Merv arranged for me to go with the New Zealanders on a similar basis. Naturally, I said nothing about this to the colonel, since I already knew he wouldn't give me the sweat off his brow. As I told him later, I didn't consult him or ask his permission because my object was to get to the front, not to not get to the front. He tried to play this up as a confession of guilt but there was no guilt whatever. Merv and I were blameless. We were two woolly lambs.
Merv picked me up at Shepheard's on a brilliant October morning, a week before the Eighth Army launched its attack on El Alamein. He was tired and distracted and said he had lost his hat the night before in the bar. I was nervous to get off before something interfered, but Merv insisted on finding the hat and spinning a long yarn about an odd sawed-off character with whom he had been having some whiskies when he last saw the hat.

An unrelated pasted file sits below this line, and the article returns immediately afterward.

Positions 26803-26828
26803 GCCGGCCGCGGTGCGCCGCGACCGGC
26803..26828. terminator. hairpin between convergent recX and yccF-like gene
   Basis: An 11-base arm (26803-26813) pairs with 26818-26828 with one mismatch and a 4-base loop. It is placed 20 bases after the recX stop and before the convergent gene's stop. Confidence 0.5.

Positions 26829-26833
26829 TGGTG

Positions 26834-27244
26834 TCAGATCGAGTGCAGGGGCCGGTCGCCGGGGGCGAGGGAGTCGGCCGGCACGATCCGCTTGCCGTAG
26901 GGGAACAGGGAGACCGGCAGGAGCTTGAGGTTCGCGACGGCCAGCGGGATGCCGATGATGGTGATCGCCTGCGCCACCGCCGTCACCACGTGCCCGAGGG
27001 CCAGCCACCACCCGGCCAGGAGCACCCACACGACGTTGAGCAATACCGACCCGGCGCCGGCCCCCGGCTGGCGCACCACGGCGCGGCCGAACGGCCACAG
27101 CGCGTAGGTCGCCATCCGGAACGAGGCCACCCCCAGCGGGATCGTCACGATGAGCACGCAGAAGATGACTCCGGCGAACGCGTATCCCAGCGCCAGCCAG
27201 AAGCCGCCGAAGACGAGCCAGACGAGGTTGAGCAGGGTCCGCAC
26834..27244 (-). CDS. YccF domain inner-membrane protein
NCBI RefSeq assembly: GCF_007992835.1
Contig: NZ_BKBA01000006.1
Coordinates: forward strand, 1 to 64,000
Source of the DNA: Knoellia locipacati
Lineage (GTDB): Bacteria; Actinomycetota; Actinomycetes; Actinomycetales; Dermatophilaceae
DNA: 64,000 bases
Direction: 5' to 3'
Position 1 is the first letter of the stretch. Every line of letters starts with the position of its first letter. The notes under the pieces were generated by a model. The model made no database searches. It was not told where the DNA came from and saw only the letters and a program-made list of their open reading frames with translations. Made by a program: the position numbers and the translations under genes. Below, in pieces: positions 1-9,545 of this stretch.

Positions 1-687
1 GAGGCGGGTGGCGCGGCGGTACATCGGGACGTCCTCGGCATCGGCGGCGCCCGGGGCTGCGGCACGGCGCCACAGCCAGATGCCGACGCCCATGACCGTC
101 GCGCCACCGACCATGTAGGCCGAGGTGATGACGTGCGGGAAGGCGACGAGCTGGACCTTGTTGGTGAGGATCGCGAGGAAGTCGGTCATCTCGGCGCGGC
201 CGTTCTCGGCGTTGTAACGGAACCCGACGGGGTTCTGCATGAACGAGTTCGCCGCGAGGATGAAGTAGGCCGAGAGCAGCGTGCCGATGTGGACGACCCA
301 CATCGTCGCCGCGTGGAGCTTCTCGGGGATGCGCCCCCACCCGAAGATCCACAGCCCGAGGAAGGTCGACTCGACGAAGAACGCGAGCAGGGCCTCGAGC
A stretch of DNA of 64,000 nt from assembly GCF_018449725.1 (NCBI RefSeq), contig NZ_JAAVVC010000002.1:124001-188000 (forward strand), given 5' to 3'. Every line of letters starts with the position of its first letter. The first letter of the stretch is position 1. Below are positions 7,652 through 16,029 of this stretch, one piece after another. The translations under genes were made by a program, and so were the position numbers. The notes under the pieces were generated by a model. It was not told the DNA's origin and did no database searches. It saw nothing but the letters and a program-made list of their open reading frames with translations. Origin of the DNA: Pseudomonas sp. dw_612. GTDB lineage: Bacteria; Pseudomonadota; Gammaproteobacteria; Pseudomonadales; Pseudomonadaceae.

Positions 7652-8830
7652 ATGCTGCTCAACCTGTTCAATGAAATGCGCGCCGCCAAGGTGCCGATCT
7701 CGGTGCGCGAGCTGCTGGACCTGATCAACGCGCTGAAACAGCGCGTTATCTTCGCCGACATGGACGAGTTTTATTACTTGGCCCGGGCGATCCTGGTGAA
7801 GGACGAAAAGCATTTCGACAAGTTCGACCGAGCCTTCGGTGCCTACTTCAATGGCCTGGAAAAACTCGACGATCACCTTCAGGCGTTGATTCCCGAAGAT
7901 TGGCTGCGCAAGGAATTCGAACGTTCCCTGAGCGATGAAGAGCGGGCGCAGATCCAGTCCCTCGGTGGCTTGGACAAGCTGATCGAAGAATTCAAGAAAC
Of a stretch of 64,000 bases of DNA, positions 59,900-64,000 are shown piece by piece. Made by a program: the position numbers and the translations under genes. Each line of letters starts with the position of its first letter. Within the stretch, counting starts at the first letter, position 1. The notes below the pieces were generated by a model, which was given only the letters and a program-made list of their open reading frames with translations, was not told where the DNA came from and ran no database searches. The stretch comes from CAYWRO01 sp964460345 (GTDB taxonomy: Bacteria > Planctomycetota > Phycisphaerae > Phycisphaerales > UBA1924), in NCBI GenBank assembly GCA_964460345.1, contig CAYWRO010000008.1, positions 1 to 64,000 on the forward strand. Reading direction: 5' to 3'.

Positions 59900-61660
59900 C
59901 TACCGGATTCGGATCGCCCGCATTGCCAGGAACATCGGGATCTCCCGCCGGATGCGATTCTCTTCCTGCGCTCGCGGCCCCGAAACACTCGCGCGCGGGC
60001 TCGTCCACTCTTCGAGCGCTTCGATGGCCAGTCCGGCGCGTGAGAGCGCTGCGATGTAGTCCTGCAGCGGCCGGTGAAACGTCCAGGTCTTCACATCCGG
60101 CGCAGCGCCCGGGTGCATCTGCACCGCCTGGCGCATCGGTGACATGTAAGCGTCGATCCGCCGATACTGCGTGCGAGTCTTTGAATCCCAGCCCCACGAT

"He stood about five foot three," said Merv, "but he didn't look small because he was so powerful. If you took a rock and bashed a couple of eyes in it, you'd have his face, into which was stuck a black pipe. He wore white trousers, a long black coat and a black hat like Anthony Eden's which he never took off." According to Merv, this character approached the bar in a dignified and resolute manner and spoke in a voice that could be heard in tempest: "Make it a beer." It wasn't a rude voice. It was the kind of voice that would necessarily go with a human barrel. He lifted his glass to himself in the mirror, according to Merv, and drank himself a bottoms-up toast. "Make it a beer," he thundered again. Merv took a stroll alongside to get a better look and the sawed-off dynamo turned on him, exposing some jagged, tobacco-stained teeth. "Can I shout you a drink, son?" he roared. Anyone can shout a New Zealander a drink any time of the day. Merv reckoned he'd have a gentle whisky and the sawed-off gent shattered the cool tranquillity of Shepheard's bar with "Make it a whisky." Then he told Merv (and the rest of the bar for that matter) his story. For 30 years he had been shipping out all over the world, and for all 30 years he had nursed an ambition to have a drink in the Shepheard's bar. Not once in 30 years, however, had a ship of his touched Egypt until the day before, when he had put in at Suez. So here he was at last in the Shepheard's bar, which is not so wonderful as to be worth 30 years of anticipation, but on the other hand it's not bad.